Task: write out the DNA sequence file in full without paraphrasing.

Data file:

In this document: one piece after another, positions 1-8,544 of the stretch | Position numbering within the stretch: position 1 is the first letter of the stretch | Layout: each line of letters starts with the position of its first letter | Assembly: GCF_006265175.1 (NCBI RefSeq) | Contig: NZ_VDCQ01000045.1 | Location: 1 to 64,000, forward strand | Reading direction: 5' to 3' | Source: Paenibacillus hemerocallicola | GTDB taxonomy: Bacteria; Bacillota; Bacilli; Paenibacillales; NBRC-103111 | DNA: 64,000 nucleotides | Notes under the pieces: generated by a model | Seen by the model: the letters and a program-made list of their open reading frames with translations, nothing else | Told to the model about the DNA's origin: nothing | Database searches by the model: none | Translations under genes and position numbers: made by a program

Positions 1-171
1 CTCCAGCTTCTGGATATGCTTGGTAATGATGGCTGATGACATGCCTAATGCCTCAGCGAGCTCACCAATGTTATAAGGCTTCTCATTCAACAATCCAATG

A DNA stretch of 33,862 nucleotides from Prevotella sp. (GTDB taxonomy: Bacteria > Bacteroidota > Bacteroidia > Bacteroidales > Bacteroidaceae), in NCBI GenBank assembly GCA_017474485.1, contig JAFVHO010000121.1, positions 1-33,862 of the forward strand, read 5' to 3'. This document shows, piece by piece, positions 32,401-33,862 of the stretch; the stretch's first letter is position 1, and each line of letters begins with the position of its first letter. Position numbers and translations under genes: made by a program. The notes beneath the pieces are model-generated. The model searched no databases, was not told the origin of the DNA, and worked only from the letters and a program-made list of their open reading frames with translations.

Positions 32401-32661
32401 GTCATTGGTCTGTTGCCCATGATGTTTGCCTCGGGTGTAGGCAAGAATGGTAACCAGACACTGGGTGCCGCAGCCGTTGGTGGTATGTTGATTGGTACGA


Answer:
In this document: one piece after another, positions 1-8,544 of the stretch | Position numbering within the stretch: position 1 is the first letter of the stretch | Layout: each line of letters starts with the position of its first letter | Assembly: GCF_006265175.1 (NCBI RefSeq) | Contig: NZ_VDCQ01000045.1 | Location: 1 to 64,000, forward strand | Reading direction: 5' to 3' | Source: Paenibacillus hemerocallicola | GTDB taxonomy: Bacteria; Bacillota; Bacilli; Paenibacillales; NBRC-103111 | DNA: 64,000 nucleotides | Notes under the pieces: generated by a model | Seen by the model: the letters and a program-made list of their open reading frames with translations, nothing else | Told to the model about the DNA's origin: nothing | Database searches by the model: none | Translations under genes and position numbers: made by a program

Positions 1-171
1 CTCCAGCTTCTGGATATGCTTGGTAATGATGGCTGATGACATGCCTAATGCCTCAGCGAGCTCACCAATGTTATAAGGCTTCTCATTCAACAATCCAATG

A DNA stretch of 33,862 nucleotides from Prevotella sp. (GTDB taxonomy: Bacteria > Bacteroidota > Bacteroidia > Bacteroidales > Bacteroidaceae), in NCBI GenBank assembly GCA_017474485.1, contig JAFVHO010000121.1, positions 1-33,862 of the forward strand, read 5' to 3'. This document shows, piece by piece, positions 32,401-33,862 of the stretch; the stretch's first letter is position 1, and each line of letters begins with the position of its first letter. Position numbers and translations under genes: made by a program. The notes beneath the pieces are model-generated. The model searched no databases, was not told the origin of the DNA, and worked only from the letters and a program-made list of their open reading frames with translations.

Positions 32401-32661
32401 GTCATTGGTCTGTTGCCCATGATGTTTGCCTCGGGTGTAGGCAAGAATGGTAACCAGACACTGGGTGCCGCAGCCGTTGGTGGTATGTTGATTGGTACGA